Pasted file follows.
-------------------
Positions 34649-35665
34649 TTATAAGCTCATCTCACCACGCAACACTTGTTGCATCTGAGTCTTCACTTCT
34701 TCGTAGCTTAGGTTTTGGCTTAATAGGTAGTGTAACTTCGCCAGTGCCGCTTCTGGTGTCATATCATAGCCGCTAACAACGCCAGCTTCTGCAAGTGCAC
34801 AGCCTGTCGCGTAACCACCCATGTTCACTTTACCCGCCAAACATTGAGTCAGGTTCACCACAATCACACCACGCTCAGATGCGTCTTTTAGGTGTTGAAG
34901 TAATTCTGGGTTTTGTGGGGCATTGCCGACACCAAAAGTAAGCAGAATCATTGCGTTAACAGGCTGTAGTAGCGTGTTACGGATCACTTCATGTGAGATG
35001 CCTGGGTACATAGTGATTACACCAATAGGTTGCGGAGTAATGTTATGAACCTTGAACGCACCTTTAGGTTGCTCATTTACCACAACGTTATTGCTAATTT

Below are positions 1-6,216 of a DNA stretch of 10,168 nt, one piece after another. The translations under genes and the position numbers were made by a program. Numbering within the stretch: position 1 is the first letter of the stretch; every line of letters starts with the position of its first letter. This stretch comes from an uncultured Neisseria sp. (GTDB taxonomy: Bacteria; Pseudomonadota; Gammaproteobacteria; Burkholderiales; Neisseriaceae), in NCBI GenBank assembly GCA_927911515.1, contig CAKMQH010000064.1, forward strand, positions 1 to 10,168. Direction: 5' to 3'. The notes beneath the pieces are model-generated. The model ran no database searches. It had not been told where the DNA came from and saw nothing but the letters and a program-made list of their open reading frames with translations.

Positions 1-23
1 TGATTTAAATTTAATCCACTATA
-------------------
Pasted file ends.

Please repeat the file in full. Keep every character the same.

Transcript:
Positions 34649-35665
34649 TTATAAGCTCATCTCACCACGCAACACTTGTTGCATCTGAGTCTTCACTTCT
34701 TCGTAGCTTAGGTTTTGGCTTAATAGGTAGTGTAACTTCGCCAGTGCCGCTTCTGGTGTCATATCATAGCCGCTAACAACGCCAGCTTCTGCAAGTGCAC
34801 AGCCTGTCGCGTAACCACCCATGTTCACTTTACCCGCCAAACATTGAGTCAGGTTCACCACAATCACACCACGCTCAGATGCGTCTTTTAGGTGTTGAAG
34901 TAATTCTGGGTTTTGTGGGGCATTGCCGACACCAAAAGTAAGCAGAATCATTGCGTTAACAGGCTGTAGTAGCGTGTTACGGATCACTTCATGTGAGATG
35001 CCTGGGTACATAGTGATTACACCAATAGGTTGCGGAGTAATGTTATGAACCTTGAACGCACCTTTAGGTTGCTCATTTACCACAACGTTATTGCTAATTT

Below are positions 1-6,216 of a DNA stretch of 10,168 nt, one piece after another. The translations under genes and the position numbers were made by a program. Numbering within the stretch: position 1 is the first letter of the stretch; every line of letters starts with the position of its first letter. This stretch comes from an uncultured Neisseria sp. (GTDB taxonomy: Bacteria; Pseudomonadota; Gammaproteobacteria; Burkholderiales; Neisseriaceae), in NCBI GenBank assembly GCA_927911515.1, contig CAKMQH010000064.1, forward strand, positions 1 to 10,168. Direction: 5' to 3'. The notes beneath the pieces are model-generated. The model ran no database searches. It had not been told where the DNA came from and saw nothing but the letters and a program-made list of their open reading frames with translations.

Positions 1-23
1 TGATTTAAATTTAATCCACTATA